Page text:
• Sustained exit momentum, arguably the industry's most important task in the coming year, hinges on the degree of equity market volatility.  Greater China, Japan and Australia have accounted for 90 percent of the region's IPO value and more than 80 percent of transaction volume over the past five years.  These markets had strong exit volume in 2014, supported by high public valuations and GPs eager to pare down large exit overhangs so they could attract new capital.  But, as always, Bain advises that predicting the direction of equity markets can be tricky;
  • Manageable competition and pricing.  With the world awash in cheap capital and buyers of all types on the hunt for investments, it is unlikely that global competition for deals will ease anytime soon.  In the Asia Pacific region, where $132 billion of available capital – or dry powder – represents 2.3 years of future investment, there is still a lot of money chasing few deals.  Bain believes continued competition and growing pressure to invest will prevent valuations from decreasing.

With the days of simply putting as much money to work as possible coming to a quick end, GPs in 2015 will seek creative ways to sustain their newfound momentum across Asia Pacific.  As investors become increasingly more selective, PE firms will become more involved with their portfolio companies, making full use of operational changes, talent selection, M&A and capital efficiency to increase their bottom line performance.  A "good buy" is still a prerequisite for any successful deal, but generating market-beating returns in today's environment increasingly means turning good buys into great ones.

Diverse markets, diverse outlook

The PE market is showing stronger signs of life across many of Asia Pacific's geographies, but clear differences also persist:

  • Greater China: Breakout level of activity, but for how long? –  The region's biggest market came back to life in 2014, with deal values exceeding $40 billion – 33 percent higher than the market's peak in 2011 – and individual deals exceeding the market's five-year average by 30 percent at 350.  Exit value also exploded behind Alibaba's $25 billion IPO, surging to $61 billion, more than triple 2013's value.  Looking ahead to 2015, GPs remain optimistic, even as China economy slows; however, according to Bain's research, only 40 percent of them expect growth to exceed 10 percent. 
  • India: Growing optimism after a difficult year – Overall, PE activity held up well in a year when business activity froze in anticipation of the country's general elections.  A few big deals boosted investment value to $11.4 billion – a 10 percent bump from 2013 and well above the $7.6 billion five-year average.  Exits faltered with none over $400 million, as the majority of Indian GPs are hesitant to exit investments from pre-2008 vintages at a discount.  The market is hopeful that Modi's government will unlock greater economic growth, which could encourage more exits and return more capital to investors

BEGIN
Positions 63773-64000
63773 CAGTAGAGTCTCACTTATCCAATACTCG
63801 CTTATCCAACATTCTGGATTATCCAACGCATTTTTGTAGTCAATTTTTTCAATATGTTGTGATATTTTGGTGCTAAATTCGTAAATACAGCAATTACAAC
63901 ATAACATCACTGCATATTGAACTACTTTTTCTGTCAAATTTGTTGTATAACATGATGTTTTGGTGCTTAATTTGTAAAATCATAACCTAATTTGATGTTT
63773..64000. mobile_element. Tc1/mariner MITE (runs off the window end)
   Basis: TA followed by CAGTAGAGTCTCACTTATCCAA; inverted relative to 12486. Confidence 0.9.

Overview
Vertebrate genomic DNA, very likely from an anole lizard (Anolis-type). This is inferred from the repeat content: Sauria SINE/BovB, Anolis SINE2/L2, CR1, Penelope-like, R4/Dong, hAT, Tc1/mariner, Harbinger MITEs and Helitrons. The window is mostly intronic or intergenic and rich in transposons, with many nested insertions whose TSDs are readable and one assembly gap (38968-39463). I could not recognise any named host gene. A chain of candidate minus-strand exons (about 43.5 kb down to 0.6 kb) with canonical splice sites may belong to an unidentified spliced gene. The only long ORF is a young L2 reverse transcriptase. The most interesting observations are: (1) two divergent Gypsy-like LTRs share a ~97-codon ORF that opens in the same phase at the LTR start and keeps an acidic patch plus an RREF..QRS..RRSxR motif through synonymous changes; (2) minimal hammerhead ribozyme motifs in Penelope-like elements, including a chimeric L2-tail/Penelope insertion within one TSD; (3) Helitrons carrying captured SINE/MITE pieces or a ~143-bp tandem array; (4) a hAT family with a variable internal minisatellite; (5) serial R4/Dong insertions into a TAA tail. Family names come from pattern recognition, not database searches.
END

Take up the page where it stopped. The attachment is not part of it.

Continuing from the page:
• Southeast Asia:  Still waiting for a breakthrough – Investors who piled money into the region in hopes of diversifying are still waiting for a payout.  GPs managed to nudge investment value to $5.9 billion – just slightly higher than the previous year – but worked overtime to find exits.  Exit value slid to $4.4 billion, the worst showing in nine years.  Despite all this, Bain found one-third of GPs said they believe local companies have a good understanding of PE value proposition, compared to 5 percent a year ago, which could mean a deeper pool of potential targets.
  • South Korea: Another great year – Two major deals – Hahn & Co.'s buyout of Hall Visteon Climate Control, and Carlyle's purchase of ADT Caps – pushed investment value past $10 billion for the first time ever.  Exits, both in terms of value and deal count, also reached all-time record highs.  The country's positive momentum could be its undoing as greater competition will drive up prices.  Still, GPs are unanimously confident about future deal activity – more than 60 percent expect growth could top 10 percent.
  • JapanImproving economic conditions in a mature PE market – Japan turned in mixed results in 2014:  deal value trended below the country's $6-8 billion historical average, but exit value soared to an all-time high of $18 billion.  According to Bain's survey, GPs remain optimistic that deal activity will improve with almost 60 percent claiming that growth could be as high as 10-25 percent.
  • Australia: Strong exits, but subdued buyout activity – Exits set all-time records in value and volume.  Exit value climbed to $14 billion, more than twice the five-year average.  Total investment value and activity bested 2013 levels, but were on par with five-year averages, with a slump in buyout activity.  While economists predict a slight dip in the country's GDP, GPs are not deterred.  Since more were able to secure new funds after realizing exits in 2014, they will have a ready pool of capital to look for more growth opportunities and buyouts. 

To arrange an interview with Mr. Varma, contact:  Dan Pinkney at or +1 646 562 8102